Julia Crawford: Mien Ruys: 'The Mother of Modernism' (£5,000)

The aim of the project is to produce a large format book detailing the work of the Dutch landscape architect Mien Ruys. As modernist design did not gain a foothold in Britain, Mien (called the 'mother of modernism' in Holland) remains relatively unknown in the UK. The goal is to introduce her work to a new audience through this publication. Mien Ruys was a fascinating and important designer, albeit so far neglected in the UK, whose work continues to influence contemporary landscape architects, garden designers and architects today.

Find details of Julia Crawford’s book here.

Tumpa Husna Yasmin Fellows: Exposing the Barriers in Architecture from a FAME (Female Architects of Minority Ethnic) Perspective (£7,000)

FAME (female architects of minority ethnic) collective is a research-based network founded to support women of diverse backgrounds and ethnicities in architecture. FAME’s research aims to unpack the barriers in architecture, by responding to an urgent need to understand how race and gender affect established practitioners, young scholars and students, from diverse backgrounds and practices.

Read the book submitted to the RIBA by Tumpa Husna Yasmin Fellows at the end of the 2020 project (PDF).

Michael McMahon: Reuse in Architecture: Making Out of Waste and Ruin (£4,000)

UK architects have declared a climate and biodiversity emergency so what do we do next? Reuse in Architecture: Making Out of Waste and Ruin will question how reuse and circular construction can be enabled and promoted in order to address the devastating reality of waste and emissions in the built environment of London. By collating and sharing best practice examples, the project will offer tangible ways that built environment professionals can overhaul the way we think about and managing waste.

Francesca Piazzoni and Frances Darlington-Pollock: Designing Care: Countering the Urban Exclusion of Older Women (£7,000)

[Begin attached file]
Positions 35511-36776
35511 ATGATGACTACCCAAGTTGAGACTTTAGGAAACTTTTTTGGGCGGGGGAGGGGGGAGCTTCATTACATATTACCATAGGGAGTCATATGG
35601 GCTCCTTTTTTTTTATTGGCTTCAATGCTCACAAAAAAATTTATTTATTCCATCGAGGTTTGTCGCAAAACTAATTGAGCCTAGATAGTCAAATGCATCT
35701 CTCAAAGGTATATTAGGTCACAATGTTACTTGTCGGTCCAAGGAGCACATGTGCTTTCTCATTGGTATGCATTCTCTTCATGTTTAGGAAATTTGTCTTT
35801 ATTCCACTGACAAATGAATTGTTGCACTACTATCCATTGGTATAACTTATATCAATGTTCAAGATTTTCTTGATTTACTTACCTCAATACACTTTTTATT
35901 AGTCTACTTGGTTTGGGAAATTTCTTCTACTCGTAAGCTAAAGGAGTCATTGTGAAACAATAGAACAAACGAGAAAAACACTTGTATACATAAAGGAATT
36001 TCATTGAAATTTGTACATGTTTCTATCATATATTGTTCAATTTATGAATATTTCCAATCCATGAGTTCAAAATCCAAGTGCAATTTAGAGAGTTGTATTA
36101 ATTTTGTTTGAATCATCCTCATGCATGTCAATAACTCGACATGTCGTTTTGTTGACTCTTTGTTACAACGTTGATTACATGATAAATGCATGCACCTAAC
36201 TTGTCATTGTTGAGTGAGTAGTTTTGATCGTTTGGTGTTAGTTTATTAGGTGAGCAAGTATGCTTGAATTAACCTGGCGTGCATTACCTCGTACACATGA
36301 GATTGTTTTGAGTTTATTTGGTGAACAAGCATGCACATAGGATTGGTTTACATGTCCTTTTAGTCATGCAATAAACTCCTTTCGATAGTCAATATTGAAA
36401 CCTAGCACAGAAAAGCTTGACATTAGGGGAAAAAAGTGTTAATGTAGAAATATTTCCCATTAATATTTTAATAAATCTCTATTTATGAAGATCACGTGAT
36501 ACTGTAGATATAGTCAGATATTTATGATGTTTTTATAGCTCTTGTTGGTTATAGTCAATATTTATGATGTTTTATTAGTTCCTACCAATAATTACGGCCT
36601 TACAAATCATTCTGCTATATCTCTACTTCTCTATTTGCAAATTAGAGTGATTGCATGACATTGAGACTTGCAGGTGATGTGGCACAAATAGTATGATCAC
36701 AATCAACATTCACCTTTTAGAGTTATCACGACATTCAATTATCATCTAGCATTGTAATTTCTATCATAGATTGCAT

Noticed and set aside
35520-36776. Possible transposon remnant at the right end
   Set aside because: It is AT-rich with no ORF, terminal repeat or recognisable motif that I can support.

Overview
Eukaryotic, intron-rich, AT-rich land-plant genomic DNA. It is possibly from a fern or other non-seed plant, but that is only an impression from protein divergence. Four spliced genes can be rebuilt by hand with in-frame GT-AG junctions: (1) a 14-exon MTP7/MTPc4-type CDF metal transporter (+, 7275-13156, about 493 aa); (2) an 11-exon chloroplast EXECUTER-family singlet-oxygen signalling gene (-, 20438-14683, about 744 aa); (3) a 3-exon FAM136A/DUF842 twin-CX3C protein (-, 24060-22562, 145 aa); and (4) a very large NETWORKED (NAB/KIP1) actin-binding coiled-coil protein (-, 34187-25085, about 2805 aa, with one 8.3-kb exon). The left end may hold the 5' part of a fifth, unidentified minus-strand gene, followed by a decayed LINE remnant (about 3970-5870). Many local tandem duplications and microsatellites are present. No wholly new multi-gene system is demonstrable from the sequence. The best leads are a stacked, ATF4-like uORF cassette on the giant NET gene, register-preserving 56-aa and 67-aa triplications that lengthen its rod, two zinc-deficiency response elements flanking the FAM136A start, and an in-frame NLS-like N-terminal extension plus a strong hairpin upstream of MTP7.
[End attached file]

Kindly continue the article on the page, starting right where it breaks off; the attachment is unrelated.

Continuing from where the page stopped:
Older women across the UK face urban exclusion: cities neglect their needs while reifying sexist and ageist relations of power. The Designing Care project wants to reverse this trend by proposing new policy and spatial interventions to help empower older women.

Jack Richards and Jo Sharples: BUILD UP - Empowering Domestic Clients to Commission Zero Carbon Architecture (£7,000)

Read the first edition of the ‘Decarbonise Your House Now!’ guide (PDF)

Small practices play a vital role in communicating the importance of environmental upgrade to their domestic clients, but face significant barriers when delivering sustainable projects. ‘Build-Up’ develops resources to support clients, consultants and contractors to create zero carbon architecture. The research culminates in an exhibition of experimental building fragments in their local high street shop.


Miranda MacLaren, Polina Pencheva, Heather Macey: Emergency Homes for Young People

£5,000 awarded towards the completion of a set of recommendations for new policy and national standards for the provision of purpose-built emergency temporary accommodation for young people. In a statement for the campaign to launch these recommendations, the researchers said:

“We were shocked at the limited and poor quality guidance for homeless shelters, and specifically, how there is nothing tailored for the needs of young people. Now we are in our second lockdown, rough sleeping for young people is on the rise and is at an all-time high. There has never been a more important time than now to rectify this. We urge every local authority in the country to adopt our recommendations to ensure that young people get the support they need so they can be off the streets for good.” (November 2020)

View the campaign film.

Read the three booklets submitted to the RIBA at the end of the project: Manifesto (PDF), Leading by Example (PDF), Recommendations (PDF).

Sarah Ackland: 29% Equal - How Does Meaningful Change for Women in Architecture Occur?

The aim of this project is to create an online database of interviews, in podcast format, highlighting the experiences of significant women in architecture and how architecture could be more equitable. £10,000 awarded.